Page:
Radical Doubt

Looking back on many of my posts, and thinking about the world we live in today, a possible coping mechanism would be to institute a practice of “radical doubt”.

By this, I don’t mean a person should abandon all faith.

I think they should consider what they sense– and how to respond– before they believe in the authenticity of things. If they read an article in the paper, they need to ask who wrote it, and from what point of view. If they see an image, it is important that a person knows if they are getting a complete and accurate picture from it. Video footage, too– any media– can be doctored.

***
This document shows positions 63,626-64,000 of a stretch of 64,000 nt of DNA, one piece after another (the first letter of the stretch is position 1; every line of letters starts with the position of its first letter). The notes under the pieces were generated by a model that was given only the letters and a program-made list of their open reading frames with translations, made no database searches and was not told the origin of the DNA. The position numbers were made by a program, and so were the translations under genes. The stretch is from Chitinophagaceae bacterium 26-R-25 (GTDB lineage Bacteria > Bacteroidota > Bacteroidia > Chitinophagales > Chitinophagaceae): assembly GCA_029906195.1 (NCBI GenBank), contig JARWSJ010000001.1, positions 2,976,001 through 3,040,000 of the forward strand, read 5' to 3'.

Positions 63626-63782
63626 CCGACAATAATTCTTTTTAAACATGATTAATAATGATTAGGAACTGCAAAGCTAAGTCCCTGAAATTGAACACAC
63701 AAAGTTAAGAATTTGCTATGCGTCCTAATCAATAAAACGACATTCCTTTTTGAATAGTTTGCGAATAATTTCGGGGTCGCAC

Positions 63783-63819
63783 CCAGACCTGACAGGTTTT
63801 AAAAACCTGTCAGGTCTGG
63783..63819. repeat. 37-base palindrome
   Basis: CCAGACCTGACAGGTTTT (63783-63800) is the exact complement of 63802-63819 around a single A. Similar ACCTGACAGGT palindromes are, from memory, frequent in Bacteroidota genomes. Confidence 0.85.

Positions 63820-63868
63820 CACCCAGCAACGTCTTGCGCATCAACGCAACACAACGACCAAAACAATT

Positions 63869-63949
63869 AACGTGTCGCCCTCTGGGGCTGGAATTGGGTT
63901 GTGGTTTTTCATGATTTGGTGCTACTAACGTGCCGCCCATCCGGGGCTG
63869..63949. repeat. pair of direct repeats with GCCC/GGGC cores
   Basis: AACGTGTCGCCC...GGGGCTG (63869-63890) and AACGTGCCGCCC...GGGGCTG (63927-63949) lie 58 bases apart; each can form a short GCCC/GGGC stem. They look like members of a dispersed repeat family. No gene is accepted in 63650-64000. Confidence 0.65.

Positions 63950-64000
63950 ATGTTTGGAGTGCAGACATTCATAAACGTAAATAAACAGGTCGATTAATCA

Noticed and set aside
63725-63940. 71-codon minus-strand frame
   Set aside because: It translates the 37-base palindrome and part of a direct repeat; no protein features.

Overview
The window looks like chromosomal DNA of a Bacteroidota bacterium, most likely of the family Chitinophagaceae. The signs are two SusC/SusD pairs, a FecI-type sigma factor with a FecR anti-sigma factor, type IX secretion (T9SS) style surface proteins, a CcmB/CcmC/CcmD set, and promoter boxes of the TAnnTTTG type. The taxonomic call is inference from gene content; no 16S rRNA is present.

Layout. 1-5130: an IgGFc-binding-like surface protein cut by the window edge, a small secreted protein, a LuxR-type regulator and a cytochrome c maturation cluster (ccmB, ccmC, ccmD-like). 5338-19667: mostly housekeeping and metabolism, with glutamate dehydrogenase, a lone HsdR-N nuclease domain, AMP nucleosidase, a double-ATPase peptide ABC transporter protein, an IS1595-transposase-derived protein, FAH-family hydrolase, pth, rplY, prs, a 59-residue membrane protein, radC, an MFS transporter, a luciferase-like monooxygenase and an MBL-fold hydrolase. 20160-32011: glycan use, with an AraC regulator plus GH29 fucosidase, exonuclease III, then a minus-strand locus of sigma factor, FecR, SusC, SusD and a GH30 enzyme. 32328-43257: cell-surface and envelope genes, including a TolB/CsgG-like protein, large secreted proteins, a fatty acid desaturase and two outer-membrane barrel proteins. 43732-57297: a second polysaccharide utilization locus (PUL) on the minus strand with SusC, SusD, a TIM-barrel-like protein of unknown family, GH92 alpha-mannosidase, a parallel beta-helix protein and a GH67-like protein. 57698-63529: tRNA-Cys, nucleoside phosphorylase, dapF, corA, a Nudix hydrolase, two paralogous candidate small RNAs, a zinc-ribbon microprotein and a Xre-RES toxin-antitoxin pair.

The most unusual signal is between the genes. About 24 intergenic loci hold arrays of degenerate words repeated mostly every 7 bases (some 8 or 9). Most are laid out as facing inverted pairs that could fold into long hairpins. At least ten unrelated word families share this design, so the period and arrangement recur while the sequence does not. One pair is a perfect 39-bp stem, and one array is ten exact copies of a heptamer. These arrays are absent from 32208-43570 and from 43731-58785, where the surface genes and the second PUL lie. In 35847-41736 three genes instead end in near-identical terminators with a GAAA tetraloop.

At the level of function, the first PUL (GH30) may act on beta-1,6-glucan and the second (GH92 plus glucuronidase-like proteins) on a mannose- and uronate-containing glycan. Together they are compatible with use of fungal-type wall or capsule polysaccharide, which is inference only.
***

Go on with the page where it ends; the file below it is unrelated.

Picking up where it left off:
This comes from a paranoid schizophrenic, so you may choose to dismiss it. And that is fine, if you do, it’s your decision. But I do know that I apply a rigor to my own thoughts and impressions, and definitely filter what I take in– and disregard a great deal of it.

In my own experience, there really isn’t that much to know, of the things that a person can know at all.

To me, radical doubt makes a person mature. It differentiates a child from an adult. It is also what kids see in their parents that they fear or make fun of. Using radical doubt, though, isn’t really being a “stick in the mud”. A person can doubt many things and still believe in the important ones.

If there is any hope for this world, intelligent people need to question what they take in and establish their own realities. They then can react to the world’s changing and confusing stimuli effectively.

Author: mystified13

Sole member of Mystified and Mister Vapor.

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